What if I told you that there was a number—a magical number—that defined the exact rate you and your spouse should have sex each and every week so both of you experience wonderful, marital, sensuous bliss that will last over the entire span of your marriage, “until death do you part?” 

Well, do I have news for you… You won’t find that magic number recorded anywhere! 

While research does suggest that couples that have sex at least once per week are happier than those who have sex less than that, it still doesn’t provide a solid answer to the question of how often a couple should have sex. All we know is that once a week is the average rate for couples who are happy. 

But before you click the X and stomp off in frustration, hear me out. Because while determining the magic number is about as elusive as Bigfoot riding a unicorn, there may still be a number that produces a little magic. 

If you do some research, what you will find are experts who say that there is no prescribed, scientific, formulaic number of times a couple should be having sex, but the magic number is what you make it. Raffi Bilek, a couples’ counselor and the director of the Baltimore Therapy Center, tells Health, “The truth is that whatever is comfortable for you and your partner is your normal. You don’t need to be having sex any more or less than you’d like.” 

This is all well and good, unless, of course, you and your spouse can’t come to an agreement on what is “comfortable” and “normal.” (Which probably describes a majority of couples out there.) 

So then, how do you move forward with this touchy subject? 

The truth of the matter is that the magic number is one that you and your spouse have to determine for yourselves. It’s your magic number. And here are some steps to move toward that: 

You’ve got to talk about it.

Start the conversation, and approach it with a great deal of respect for the other person’s feelings and opinions. Discuss with each other: 

  • Are you someone who can get turned on before you have sex or do you have to be well into the foreplay before you are actually in the mood?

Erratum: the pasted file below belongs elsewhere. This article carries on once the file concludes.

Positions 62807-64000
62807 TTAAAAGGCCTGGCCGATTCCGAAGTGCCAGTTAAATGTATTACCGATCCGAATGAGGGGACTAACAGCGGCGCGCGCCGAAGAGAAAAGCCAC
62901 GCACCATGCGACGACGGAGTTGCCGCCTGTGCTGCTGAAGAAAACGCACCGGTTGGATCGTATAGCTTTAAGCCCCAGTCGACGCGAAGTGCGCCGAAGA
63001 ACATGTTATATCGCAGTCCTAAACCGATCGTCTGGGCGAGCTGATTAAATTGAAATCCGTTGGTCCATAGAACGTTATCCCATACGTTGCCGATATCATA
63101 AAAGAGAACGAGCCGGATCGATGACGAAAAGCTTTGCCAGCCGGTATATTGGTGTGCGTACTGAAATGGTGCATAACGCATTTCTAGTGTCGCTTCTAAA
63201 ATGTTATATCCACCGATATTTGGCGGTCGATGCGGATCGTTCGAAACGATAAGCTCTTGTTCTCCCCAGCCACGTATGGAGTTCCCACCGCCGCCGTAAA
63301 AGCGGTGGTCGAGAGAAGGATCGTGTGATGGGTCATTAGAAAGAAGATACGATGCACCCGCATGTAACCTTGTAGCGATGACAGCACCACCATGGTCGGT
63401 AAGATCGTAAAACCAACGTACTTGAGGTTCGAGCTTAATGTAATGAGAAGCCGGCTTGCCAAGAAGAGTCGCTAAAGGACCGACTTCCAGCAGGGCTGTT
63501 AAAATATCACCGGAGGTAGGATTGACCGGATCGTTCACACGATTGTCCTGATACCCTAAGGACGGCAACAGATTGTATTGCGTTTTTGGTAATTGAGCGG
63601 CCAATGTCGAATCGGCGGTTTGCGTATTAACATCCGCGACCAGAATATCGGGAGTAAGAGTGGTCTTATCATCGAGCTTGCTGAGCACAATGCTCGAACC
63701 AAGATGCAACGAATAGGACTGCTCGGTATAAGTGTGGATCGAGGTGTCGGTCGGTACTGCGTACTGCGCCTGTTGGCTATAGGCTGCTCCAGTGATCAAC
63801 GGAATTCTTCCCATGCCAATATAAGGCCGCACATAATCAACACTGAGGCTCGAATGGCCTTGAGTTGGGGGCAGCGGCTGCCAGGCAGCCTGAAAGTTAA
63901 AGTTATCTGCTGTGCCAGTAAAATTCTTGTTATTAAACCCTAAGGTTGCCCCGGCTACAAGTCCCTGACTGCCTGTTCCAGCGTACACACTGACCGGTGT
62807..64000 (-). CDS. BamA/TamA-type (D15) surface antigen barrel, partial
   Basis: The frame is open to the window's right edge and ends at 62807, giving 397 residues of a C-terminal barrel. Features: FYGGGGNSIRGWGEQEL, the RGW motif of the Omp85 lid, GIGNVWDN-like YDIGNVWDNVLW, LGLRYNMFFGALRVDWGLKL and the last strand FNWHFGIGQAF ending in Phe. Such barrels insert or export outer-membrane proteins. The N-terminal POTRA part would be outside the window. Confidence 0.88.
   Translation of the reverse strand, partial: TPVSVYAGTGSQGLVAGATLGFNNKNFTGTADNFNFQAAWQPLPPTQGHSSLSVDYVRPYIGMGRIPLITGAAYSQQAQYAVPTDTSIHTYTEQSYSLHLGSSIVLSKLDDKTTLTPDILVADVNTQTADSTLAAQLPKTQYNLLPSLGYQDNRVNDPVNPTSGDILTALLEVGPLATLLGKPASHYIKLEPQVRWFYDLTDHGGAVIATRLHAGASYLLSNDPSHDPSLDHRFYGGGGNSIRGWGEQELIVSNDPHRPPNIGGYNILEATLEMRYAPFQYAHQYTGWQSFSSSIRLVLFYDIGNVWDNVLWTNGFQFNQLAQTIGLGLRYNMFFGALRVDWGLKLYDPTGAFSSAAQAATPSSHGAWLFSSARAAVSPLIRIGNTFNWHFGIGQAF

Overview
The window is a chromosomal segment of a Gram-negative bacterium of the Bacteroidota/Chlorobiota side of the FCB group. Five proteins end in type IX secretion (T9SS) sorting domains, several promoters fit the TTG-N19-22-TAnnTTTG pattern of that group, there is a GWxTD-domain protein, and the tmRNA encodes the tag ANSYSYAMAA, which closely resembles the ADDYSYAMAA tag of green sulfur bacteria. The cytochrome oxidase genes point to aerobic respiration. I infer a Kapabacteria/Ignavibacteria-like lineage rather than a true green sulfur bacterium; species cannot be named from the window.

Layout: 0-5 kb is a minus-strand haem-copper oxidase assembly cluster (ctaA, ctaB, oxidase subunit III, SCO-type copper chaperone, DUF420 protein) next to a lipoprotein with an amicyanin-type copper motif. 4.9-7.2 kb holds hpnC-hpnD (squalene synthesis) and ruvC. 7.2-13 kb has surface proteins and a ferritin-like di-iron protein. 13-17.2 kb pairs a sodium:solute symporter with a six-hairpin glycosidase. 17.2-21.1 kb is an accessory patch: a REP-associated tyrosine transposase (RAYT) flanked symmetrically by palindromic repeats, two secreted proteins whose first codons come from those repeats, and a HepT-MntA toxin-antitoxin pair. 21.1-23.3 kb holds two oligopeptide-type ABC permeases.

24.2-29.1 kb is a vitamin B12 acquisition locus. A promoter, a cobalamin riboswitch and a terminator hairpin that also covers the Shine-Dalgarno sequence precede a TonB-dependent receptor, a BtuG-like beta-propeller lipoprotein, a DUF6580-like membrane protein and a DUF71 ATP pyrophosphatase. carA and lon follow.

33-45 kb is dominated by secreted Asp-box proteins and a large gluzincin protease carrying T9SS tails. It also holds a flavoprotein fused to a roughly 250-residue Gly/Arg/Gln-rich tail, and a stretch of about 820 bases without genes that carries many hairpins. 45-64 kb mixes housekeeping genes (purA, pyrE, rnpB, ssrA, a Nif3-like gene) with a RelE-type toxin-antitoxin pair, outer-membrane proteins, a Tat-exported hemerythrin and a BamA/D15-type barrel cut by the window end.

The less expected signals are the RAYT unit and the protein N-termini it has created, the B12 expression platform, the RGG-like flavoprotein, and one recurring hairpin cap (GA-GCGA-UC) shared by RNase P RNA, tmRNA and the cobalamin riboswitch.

• Do you need to have sex to feel emotionally connected to your spouse, or do you need to feel emotionally connected to your spouse to have sex?
  • How does stress affect your desire for sex? 

What turns you on about the other person? Is seeing particular behaviors or attitudes more likely to get your motor running? (E.g. I love it when she is in a good mood, I’m really attracted to him when I see him being an active father, She really steams up the room when we watch a great football game together…)

More than likely, you’re not going to hammer this out in one sitting. It’s an ongoing process and conversation to find a mutually satisfying rhythm to your sex life.

Determine an actual, magical number for your relationship.

This is your mission, should you choose to accept it. Why is this important? It gives you a goal and informs each person in the marriage  what they can expect. 

You may need to compromise and meet in the middle.

Now, the person who wants sex more may get it less. And the person who wants sex less may get it more than they want. But let’s be honest: no one has ever died from not getting as much sex as they wanted. And if you are the one who wants sex less, you may need to be willing to give in a little more than you’d like (with healthy, reasonable expectations, of course). However, you both may find your comfort level increasing with the magic number, especially if you…

Pay close attention to each other’s intimacy needs.

Some people need to feel emotionally secure and close before they’re willing to even think about sex. If that’s your spouse, you have a job to do—find ways to meet their emotional needs (and not just because you want to have sex). 

Other people feel emotionally secure by being physically intimate. If that’s your spouse, you may need to spice things up a little more than you’re used to. If you keep each other’s pathways to connection in your sights, finding that magic number can come more easily than you expect. 

One more thing to keep in mind: Magic numbers can change. Life goes through seasons. Children come into the picture. Or they leave the house. Health issues arise. People take medication. Temporary periods of stress or exhaustion come into the picture. All these things can affect how often the magic happens. The key here is to continue to be sensitive to each other’s needs and feelings and to continue to communicate. 

Magic numbers don’t have to be as mythical as unicorns, and it’s possible for things to be magical in the bedroom for both of you in your marriage. 

***If you or someone you know is in an abusive relationship, contact the National Hotline for Domestic Abuse. At this link, you can access a private chat with someone who can help you 24/7. If you fear your computer or device is being monitored, call the hotline 24/7 at: 1−800−799−7233. For a clear understanding of what defines an abusive relationship, click here.***

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